Where are rank-3 types necessary in practice for maintaining abstraction?

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Where are rank-3 types necessary in practice for maintaining abstraction?

Timotej Tomandl-3
Hello,

So we need rank-2 type in runST :: (forall s. ST s a) -> a, to prevent s from appearing in a.

I have been thinking about this for a bit, but I failed to come up with a practical situation, where rank-3 types are necessary for safety of some abstraction.

The rank-3 example in here and any other I found, look very synthetic, i.e. limiting computation to id:
https://ocharles.org.uk/blog/guest-posts/2014-12-18-rank-n-types.html
and compared to the runST example of limiting a scope of a type variable for purposes of safety looks unnatural.
Could anyone please point me to a practical example of rank-3 polymorphism, where it is necessary for safety of an abstraction, if it exists?

I suspect there is a situation, where rank-3 is necessary for maintaining abstration exists, but I can't think of any.
Any ideas about such situations and even better situations where this is used on hackage?

Timotej Tomandl

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Re: Where are rank-3 types necessary in practice for maintaining abstraction?

Timotej Tomandl-3
Ok, I thought about it a bit more and realized mask in Control.Exception is the one where rank-3 is necessary, which is the example I was looking for. Sorry for the spam.

On Tue, Apr 3, 2018 at 4:36 AM, Timotej Tomandl <[hidden email]> wrote:
Hello,

So we need rank-2 type in runST :: (forall s. ST s a) -> a, to prevent s from appearing in a.

I have been thinking about this for a bit, but I failed to come up with a practical situation, where rank-3 types are necessary for safety of some abstraction.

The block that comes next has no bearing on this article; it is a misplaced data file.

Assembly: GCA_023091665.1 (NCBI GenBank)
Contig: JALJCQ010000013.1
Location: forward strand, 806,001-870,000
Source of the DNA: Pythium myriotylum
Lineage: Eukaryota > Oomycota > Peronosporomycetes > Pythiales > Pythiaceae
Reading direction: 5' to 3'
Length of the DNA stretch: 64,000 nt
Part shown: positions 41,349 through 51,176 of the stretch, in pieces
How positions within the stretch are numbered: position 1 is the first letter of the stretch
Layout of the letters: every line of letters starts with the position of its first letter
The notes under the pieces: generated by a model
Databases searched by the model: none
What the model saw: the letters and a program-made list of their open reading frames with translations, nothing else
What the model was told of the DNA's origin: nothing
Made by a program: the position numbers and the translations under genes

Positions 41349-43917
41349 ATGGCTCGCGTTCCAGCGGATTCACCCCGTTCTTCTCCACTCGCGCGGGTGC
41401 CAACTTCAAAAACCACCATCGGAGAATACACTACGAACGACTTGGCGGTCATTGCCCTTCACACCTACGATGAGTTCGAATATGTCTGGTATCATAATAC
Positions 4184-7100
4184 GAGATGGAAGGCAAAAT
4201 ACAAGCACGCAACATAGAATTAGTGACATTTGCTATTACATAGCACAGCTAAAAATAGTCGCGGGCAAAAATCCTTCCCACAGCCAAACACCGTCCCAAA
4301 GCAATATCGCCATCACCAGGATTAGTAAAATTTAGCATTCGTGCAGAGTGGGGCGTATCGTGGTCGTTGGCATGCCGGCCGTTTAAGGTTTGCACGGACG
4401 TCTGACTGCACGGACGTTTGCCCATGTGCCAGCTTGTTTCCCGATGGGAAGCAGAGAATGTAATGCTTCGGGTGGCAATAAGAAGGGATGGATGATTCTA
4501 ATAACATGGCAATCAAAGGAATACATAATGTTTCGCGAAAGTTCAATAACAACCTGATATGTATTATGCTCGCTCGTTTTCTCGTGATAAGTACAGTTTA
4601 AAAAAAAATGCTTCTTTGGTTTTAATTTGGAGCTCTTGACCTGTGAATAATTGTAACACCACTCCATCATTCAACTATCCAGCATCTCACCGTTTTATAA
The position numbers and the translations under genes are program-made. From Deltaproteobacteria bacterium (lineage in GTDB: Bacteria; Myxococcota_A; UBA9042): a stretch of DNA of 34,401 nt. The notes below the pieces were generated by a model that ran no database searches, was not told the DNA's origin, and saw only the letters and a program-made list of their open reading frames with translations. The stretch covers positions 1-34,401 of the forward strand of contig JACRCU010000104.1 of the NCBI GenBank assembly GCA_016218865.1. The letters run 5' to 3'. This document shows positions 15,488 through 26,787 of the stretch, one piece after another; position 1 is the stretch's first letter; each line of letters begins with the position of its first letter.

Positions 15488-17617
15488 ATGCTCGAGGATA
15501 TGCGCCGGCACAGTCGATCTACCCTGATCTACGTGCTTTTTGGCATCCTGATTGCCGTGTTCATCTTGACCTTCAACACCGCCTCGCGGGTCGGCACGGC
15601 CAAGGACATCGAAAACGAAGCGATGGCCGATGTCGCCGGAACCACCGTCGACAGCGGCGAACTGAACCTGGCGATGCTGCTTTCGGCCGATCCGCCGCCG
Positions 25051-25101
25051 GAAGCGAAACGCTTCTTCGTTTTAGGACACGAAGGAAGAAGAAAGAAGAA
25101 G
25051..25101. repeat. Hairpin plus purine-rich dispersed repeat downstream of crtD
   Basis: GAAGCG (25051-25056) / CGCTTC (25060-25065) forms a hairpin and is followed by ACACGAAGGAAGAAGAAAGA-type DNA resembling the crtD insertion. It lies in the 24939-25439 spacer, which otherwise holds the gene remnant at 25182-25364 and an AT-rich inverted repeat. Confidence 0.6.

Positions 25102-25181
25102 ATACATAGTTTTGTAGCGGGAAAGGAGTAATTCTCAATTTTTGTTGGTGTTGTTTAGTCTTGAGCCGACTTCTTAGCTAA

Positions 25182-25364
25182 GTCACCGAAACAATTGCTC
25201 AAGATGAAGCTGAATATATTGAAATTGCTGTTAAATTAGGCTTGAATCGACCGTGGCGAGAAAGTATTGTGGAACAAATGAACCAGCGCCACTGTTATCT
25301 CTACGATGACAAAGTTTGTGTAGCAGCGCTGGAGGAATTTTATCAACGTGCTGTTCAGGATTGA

The rank-3 example in here and any other I found, look very synthetic, i.e. limiting computation to id:
https://ocharles.org.uk/blog/guest-posts/2014-12-18-rank-n-types.html
and compared to the runST example of limiting a scope of a type variable for purposes of safety looks unnatural.
Could anyone please point me to a practical example of rank-3 polymorphism, where it is necessary for safety of an abstraction, if it exists?

I suspect there is a situation, where rank-3 is necessary for maintaining abstration exists, but I can't think of any.
Any ideas about such situations and even better situations where this is used on hackage?

Timotej Tomandl


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Re: Where are rank-3 types necessary in practice for maintaining abstraction?

Joachim Durchholz
Am 03.04.2018 um 08:54 schrieb Timotej Tomandl:
> Ok, I thought about it a bit more and realized mask in Control.Exception
> is the one where rank-3 is necessary, which is the example I was looking
> for.

Given your newly acquired insights, do you expect that there will be
ultimately a valid example for higher ranks?
Is there a theoretical limit?
Or a practical one? E.g. it might be too awkward to mentally handle
higher-rank polymorphism - or maybe there's no real mental difference
when dealing with higher-ranked polymorphism, I don't know because I
didn't have to deal with that yet, so I'm curious.

 > Sorry for the spam.

Actually it was interesting.

Regards,
Jo
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Re: Where are rank-3 types necessary in practice for maintaining abstraction?

Alex Rozenshteyn
There's an easy to read paper by Okasaki titled "Even higher-order functions for parsing or Why would anyone ever want to use a sixth-order function?". Unfortunatly I can't find a link to a non-paywalled version. It shows how parser combinators themselves use rank-3 types and how defining a monad instance requires rank-6.